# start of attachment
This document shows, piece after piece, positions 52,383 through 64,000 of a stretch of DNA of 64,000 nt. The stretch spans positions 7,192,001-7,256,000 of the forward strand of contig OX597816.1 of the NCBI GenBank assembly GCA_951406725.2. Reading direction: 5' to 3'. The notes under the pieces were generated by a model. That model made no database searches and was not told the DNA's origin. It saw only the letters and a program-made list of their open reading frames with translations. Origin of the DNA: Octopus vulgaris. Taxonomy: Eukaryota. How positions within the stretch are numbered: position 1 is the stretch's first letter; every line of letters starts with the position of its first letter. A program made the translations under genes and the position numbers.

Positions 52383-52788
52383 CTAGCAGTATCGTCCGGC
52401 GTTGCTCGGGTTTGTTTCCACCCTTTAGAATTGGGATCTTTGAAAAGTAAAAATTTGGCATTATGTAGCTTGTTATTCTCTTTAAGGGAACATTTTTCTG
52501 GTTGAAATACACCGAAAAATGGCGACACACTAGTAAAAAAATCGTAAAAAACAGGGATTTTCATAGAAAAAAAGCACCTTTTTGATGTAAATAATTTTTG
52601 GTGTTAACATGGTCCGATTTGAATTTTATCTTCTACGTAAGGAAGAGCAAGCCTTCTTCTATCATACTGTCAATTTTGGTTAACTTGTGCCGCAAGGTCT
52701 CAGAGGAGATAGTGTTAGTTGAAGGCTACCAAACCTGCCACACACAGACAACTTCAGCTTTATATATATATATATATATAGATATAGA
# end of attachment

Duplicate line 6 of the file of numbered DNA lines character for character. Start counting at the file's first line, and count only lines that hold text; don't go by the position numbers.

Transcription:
52601 GTGTTAACATGGTCCGATTTGAATTTTATCTTCTACGTAAGGAAGAGCAAGCCTTCTTCTATCATACTGTCAATTTTGGTTAACTTGTGCCGCAAGGTCT